Dan Balilty / AFP / Getty Images

Jerusalem crisis narrows Netanyahu’s options

Analysis: With no political solution to fight with Palestinians, Israel’s leader faces limits of security-based approach

When Benjamin Netanyahu led Israel’s opposition rather than its government, he’d typically eviscerate the sitting government over an attack as audacious and as atrocious as the one that took place Tuesday in Jerusalem. As prime minister, he doesn’t have that luxury, particularly since he has based his contemporary appeal to the electorate on the idea that — unlike predecessors who sought to address the conflict with the Palestinians through territorial concessions — he could deliver calm and security for Israelis even while maintaining the occupation and expanding settlements. Israeli civilians being brutally killed while going about their daily business is a shocking disruption of the tranquillity Netanyahu promised, and it obliges him to respond.

In a similar situation this summer, when Israelis’ anger over the kidnapping of three Hebron teenagers and Palestinian outrage over the lynching of a Palestinian teen by three Israeli Jews threatened to overwhelm Israel with a spate of tit-for-tat attacks, Netanyahu channeled the public ire into a sustained military assault on Gaza. Operation Protective Edge, which brought rocket fire to Israel’s largest cities, pressured Israel’s domestic political forces to unite behind its government as if in wartime. Battling a paramilitary organization on its own territory is as close to a conventional war as Israel gets to experience in the last two decades, and controlling the flames of this type of escalation proved more straightforward than trying to contain uncoordinated grass-roots violence on Israeli streets. 

Netanyahu also used the Gaza clash as an opportunity to remind Israelis that he had no intention of giving up control of the West Bank — making clear his disdain for the recently aborted White House effort to speedily achieve a two-state solution to the conflict with the Palestinians. This week’s nuclear negotiations between Iran and Western powers present Netanyahu with the opportunity to revive his threats to launch an attack on Tehran’s nuclear facilities — another potential unifying theme for his fractious domestic political landscape. But Western powers appear determined to achieve a compromise with Iran, and Netanyahu’s threats of military action have not been taken particularly seriously by Tehran, given the limits of what the Israeli military could achieve if it acted alone in Iran.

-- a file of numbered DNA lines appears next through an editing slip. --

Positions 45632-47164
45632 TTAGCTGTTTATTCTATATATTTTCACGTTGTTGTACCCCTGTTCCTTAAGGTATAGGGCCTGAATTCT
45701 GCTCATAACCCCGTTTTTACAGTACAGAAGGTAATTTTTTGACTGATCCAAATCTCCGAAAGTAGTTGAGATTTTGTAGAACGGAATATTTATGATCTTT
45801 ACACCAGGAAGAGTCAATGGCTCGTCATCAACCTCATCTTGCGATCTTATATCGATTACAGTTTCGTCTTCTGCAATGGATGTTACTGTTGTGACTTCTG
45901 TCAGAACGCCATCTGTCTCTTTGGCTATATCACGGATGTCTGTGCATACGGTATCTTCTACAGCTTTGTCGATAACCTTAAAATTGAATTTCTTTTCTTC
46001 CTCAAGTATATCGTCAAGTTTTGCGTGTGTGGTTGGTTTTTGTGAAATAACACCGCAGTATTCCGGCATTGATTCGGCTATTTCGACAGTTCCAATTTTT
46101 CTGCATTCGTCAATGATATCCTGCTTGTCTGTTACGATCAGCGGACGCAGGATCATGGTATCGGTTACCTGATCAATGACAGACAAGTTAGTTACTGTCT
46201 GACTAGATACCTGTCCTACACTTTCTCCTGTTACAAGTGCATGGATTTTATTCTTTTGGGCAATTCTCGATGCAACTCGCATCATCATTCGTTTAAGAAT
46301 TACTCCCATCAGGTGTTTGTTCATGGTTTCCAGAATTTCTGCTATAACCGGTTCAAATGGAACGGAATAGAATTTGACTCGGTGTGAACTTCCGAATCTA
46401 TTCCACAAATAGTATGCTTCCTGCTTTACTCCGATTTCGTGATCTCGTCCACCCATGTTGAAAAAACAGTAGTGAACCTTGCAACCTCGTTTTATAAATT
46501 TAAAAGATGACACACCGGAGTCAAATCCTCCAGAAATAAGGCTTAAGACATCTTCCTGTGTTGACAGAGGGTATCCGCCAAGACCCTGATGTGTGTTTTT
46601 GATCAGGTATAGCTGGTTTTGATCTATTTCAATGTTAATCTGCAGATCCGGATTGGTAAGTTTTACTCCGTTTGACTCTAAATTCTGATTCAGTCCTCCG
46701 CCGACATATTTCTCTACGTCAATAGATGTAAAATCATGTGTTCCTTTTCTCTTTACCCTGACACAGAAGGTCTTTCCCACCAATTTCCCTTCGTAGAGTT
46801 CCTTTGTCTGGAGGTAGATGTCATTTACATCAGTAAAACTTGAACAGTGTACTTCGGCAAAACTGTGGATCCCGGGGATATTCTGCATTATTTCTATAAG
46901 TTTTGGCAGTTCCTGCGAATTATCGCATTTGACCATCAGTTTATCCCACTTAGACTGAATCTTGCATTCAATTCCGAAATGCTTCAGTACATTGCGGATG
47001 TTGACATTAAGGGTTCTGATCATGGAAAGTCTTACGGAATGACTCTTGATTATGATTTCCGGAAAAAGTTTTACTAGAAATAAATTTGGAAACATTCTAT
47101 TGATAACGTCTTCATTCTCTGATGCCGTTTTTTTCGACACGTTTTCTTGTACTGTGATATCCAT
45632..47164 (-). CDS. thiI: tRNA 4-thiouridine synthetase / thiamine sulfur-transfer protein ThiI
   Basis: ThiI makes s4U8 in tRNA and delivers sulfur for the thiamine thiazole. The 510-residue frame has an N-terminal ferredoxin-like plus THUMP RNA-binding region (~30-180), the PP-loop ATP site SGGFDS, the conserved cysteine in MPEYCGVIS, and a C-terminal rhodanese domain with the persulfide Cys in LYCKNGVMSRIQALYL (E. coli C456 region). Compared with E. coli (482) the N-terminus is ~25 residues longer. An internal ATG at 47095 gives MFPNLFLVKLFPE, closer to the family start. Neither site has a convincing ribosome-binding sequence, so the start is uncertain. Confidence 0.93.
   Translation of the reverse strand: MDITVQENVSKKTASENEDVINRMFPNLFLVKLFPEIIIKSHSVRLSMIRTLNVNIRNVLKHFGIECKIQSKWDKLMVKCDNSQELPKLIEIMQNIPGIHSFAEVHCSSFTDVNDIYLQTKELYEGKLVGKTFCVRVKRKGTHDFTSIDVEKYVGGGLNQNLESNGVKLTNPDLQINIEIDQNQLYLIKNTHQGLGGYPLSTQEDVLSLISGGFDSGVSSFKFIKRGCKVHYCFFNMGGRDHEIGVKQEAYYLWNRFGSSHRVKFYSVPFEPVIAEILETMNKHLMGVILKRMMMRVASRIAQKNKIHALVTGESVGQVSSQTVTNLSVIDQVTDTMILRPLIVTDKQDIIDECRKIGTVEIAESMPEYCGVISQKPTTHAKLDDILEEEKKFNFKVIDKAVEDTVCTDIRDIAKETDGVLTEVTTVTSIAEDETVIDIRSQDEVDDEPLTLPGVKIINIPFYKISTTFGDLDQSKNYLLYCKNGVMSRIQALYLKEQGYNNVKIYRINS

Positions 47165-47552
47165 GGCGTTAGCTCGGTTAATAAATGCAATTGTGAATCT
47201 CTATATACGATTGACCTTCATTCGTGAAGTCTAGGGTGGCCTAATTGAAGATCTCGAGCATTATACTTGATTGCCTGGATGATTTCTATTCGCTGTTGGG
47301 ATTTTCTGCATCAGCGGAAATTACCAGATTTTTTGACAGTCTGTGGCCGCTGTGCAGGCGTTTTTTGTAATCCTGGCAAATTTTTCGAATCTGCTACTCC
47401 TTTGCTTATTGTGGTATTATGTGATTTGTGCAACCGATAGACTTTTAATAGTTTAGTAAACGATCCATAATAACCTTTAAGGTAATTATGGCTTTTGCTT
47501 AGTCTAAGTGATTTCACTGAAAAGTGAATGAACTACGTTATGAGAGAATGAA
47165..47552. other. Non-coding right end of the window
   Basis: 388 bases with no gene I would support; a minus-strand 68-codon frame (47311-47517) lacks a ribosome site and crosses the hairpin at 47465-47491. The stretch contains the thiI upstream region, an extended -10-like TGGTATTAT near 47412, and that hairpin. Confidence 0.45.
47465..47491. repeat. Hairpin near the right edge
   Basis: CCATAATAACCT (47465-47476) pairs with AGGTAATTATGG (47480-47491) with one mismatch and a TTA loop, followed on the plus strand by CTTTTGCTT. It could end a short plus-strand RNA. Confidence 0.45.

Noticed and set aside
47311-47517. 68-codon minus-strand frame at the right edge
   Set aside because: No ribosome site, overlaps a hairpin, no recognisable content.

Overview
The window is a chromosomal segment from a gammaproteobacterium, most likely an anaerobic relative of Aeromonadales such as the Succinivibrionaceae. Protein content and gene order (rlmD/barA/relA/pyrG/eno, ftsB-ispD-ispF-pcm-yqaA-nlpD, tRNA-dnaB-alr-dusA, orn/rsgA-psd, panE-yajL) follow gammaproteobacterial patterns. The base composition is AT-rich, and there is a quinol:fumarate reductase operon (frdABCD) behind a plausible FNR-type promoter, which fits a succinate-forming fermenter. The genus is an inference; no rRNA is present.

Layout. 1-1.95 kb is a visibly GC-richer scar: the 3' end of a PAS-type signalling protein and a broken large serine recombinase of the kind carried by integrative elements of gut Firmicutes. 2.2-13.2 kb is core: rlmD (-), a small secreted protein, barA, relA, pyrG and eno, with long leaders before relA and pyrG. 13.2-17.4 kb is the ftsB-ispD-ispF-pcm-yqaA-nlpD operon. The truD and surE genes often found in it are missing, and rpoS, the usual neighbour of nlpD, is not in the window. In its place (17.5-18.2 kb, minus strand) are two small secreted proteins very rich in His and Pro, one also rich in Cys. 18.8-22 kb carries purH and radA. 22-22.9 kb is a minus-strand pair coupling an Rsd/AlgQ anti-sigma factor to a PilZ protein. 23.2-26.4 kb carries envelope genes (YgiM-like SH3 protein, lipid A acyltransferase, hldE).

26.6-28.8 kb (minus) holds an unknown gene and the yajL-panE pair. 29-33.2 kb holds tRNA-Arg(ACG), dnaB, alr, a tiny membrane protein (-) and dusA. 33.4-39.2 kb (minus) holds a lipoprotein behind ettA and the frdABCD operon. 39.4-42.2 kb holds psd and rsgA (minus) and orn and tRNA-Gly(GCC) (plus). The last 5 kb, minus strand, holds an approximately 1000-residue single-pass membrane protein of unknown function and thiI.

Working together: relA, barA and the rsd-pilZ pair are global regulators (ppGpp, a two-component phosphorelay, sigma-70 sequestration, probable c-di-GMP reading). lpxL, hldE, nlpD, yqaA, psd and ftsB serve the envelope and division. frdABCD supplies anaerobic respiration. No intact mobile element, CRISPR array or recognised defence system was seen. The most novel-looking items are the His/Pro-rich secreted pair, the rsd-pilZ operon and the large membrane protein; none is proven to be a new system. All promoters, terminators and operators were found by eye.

So the latest killings in Jerusalem find Netanyahu with his options narrowing. Barack Obama’s administration has all but washed its hands of the peace process and of pressuring Netanyahu on anything, least of all on the settlements — and the Israeli prime minister is not expecting that to change whether Obama’s successor is a Democrat or Republican. The problem, of course, is that absent any political process to end the occupation, Netanyahu has precious few incentives to offer the increasingly disillusioned Palestinians for cooperation to restore security. 

European Union member states, moreover, are mulling economic measures against Israel if no progress toward a negotiated peace takes place, and Israel’s growing diplomatic isolation is unlikely to be reversed by any new military campaign in retaliation for the synagogue slayings. 

Domestic political challenges

A new Gaza-style military operation is unlikely to win any significant support in the near future. The Israeli security establishment is not willing to entertain the idea of an all-out takeover of Gaza to eradicate Hamas, and it’s hard to see a significant military option in the West Bank, where Israel depends heavily on the Palestinian Authority security forces as its first line of defense, or East Jerusalem, which is entirely under Israeli control.

Even before the current escalation, Netanyahu was facing growing domestic political challenges, as right-wing coalition partners such as settler leader Naftali Bennett began to use hawkish rhetoric even harsher than the sort Netanyahu once used to challenge the likes of Ariel Sharon, the late Israeli prime minister, to position themselves as alternatives in the next election. Meanwhile, Netanyahu’s acrimonious and unsuccessful attempts to undermine the election of his party’s candidate for president have set the scene for a leadership challenge within Likud.